Call our New Patient Coordinator at 877-838-BABY to schedule your initial consultation today.

* * * * * * * * *** * * * * * * * *****

Are you a teacher or government employee who may need help conceiving—or do you know of someone else who does? Please share. You never know if that great teacher who your child loves is secretly longing for a baby of her own.

 

no comments

Spring Into Action Ideas for Infertility Warriors

By Tracey Minella

March 23rd, 2017 at 1:10 pm

 

credit: Gratisography-Ryan McGuire


Are you the “all happy for the official start of spring” type? Or a crank who can’t adjust to losing that hour of sleep? (There’s no correct answer!)

Worn down by winter and overwhelmed by infertility’s challenges? You’re not alone. But spring is here now…at least on the calendar if not by the forecast. It’s time to change things up a bit.

The most frustrating thing about infertility is the lack of control over everything– your dreams, your life, and your body. The longer you live in this frustrated state, the greater the chance you’ll feel stressed or depressed. Your “fuse” gets shorter and the littlest thing that upsets your routine can…understandably…throw you off. Even that single hour lost may have affected your routine and added to your exhaustion and crankiness for days!

Why not turn it all back around to your benefit?

Start with a small block of time. Make a change for the better and take back some control this spring. Just a bit.

Imagine committing to even one small change in your day…one that you choose. One that you want. One that you… control.

No need to be drastic or crazy or set a lofty goal you can’t reach (which will defeat the purpose here). Pick something do-able and fun that is just for you. If it happens to have an added fertility-boosting benefit, that’s even better. But the main goal is that you feel better, either physically or emotionally, or both. And that you feel more in control of your life.

Here are a few examples of little things you can consider:

  • Drink more water. You’ll feel and look better and the health benefits are countless.
  • Make a “To Do” list before bed. You’ll sleep better knowing your next day is planned out and you haven’t forgotten something. Then, spend 15 minutes on your most important task first thing in the morning if you can, so you start off on a positive, less stressed note.
  • Exercise…even for just 10 minutes each day. Even a walk to clear your mind will help. If that seems like root canal, just pick something fun that makes you move. Anything.
  • Keep a daily gratitude journal. List 3 things you have to be thankful for. It will keep you grounded in positivity and give you an outlet for your feelings.
  • Sleep more. Take a power nap at lunchtime of you’re feeling tired or treat yourself to an early turn-in at bedtime. Even 30 minutes would feel indulgent. Trust me.
  • Meditate. It could be in a fertile yoga class or just grabbing 15 minutes of quiet, uninterrupted “you” time on your den floor– or outside if it ever warms up again. Why not come to Long Island IVF’s upcoming free fertility yoga event during National Infertility Awareness Week in April? Register here.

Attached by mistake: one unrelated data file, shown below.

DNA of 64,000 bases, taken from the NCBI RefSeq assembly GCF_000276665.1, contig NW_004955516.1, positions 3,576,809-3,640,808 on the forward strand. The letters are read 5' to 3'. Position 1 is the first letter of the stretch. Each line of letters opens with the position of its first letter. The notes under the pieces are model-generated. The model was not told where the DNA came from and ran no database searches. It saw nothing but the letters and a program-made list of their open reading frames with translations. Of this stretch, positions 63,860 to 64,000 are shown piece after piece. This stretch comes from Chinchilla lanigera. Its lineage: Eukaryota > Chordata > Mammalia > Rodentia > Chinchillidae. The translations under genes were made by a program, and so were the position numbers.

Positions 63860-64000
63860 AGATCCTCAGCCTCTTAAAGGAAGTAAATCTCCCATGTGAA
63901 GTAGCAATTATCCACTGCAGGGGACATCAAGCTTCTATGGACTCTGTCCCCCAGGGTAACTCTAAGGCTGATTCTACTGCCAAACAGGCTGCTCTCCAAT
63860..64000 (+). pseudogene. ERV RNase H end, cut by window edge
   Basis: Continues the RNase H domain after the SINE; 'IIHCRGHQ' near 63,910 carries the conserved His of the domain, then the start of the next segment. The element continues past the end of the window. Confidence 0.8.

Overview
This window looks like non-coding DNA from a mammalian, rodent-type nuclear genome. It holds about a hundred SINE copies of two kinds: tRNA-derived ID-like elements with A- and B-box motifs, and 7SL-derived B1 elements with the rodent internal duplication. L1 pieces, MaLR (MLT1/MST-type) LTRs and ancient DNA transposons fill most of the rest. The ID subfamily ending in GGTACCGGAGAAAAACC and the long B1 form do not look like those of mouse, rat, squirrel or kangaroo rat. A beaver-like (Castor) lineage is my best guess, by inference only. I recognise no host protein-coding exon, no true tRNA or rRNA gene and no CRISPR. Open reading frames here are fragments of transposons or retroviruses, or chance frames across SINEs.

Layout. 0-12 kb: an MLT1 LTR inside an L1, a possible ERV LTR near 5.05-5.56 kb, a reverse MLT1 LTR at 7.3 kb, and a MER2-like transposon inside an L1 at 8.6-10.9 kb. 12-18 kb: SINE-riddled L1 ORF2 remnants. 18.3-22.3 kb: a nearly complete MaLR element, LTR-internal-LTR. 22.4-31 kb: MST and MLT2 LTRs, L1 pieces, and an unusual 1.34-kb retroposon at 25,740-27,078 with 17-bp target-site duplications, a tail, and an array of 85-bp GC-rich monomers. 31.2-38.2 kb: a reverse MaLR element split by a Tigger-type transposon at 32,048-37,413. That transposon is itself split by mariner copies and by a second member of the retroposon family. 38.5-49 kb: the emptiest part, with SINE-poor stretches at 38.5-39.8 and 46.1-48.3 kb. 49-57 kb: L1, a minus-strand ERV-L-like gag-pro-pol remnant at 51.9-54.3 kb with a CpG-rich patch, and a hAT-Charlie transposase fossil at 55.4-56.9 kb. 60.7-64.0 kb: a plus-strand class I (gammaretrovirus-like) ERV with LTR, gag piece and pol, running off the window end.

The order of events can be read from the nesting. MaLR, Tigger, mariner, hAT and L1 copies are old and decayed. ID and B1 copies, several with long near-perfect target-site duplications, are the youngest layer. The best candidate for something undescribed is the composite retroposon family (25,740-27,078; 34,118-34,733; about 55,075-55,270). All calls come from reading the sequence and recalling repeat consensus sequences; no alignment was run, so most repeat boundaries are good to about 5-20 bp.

Of course, if you’re really feeling overwhelmed, you might consider a group or individual therapy session with Bina Benisch, M.S., R.N., our counselor who specializes in helping those suffering from infertility.

What kind of big impact could these small changes make for you? How about committing to one of them…or some other change that works for you? Let’s see what a difference a small change that you control can make in your life in 30 days.

* * * * * * * * * * *

What is your “take control” action plan for spring?

 

 

no comments

Infertility, Lucky Charms, and St. Patrick’s Day

By Tracey Minella

March 11th, 2017 at 10:32 pm

 

image: wpclipart


 

Let’s raise a glass to one of the few holidays that’s not focused on children!

 

Other than spotting those little scouts at a local parade, St. Patrick’s Day—or night—is a time where a good part of the country…legit Irish or wannabes…gets downright hammered. (Not that we advocate that or anything…wink, wink.)

 

So what are you going to do?

 

If you’re a cycling infertility patient, you’ll likely resist the urge to drown your TTC sorrows in a pint of green beer, sacrificing the party for the benefit of the potential life you’re trying to create. Hey, there’s no shame in being sober on St. Patrick’s Day! Be the responsible designated driver–it’s great training for all the parental responsibility and sacrifice that might be just over the rainbow for you.

 

So what about all that “luck o’ the Irish” stuff? As a half-Irish lass myself, and one who did my share of IVFs before having success, I thought it was a farce—a scam. C’mon, if I was really lucky, I wouldn’t have needed IVF to conceive. And, might I add, I’d have had a pot o’ gold to finance it all. But, nooo.

 

Do YOU believe in lucky charms for fertility?

 

There are more symbols associated with good luck and fertility than you can shake a shillelagh at! There are frogs, acorns, and of course, eggs. You can buy statues and jewelry of these and other symbols. I once bought a cheap pewter Chinese fertility symbol on a thin black leather necklace. Couldn’t hurt, right? Today, there are many fertility jewelry sites that make beautiful handmade items if you’re open about the struggle.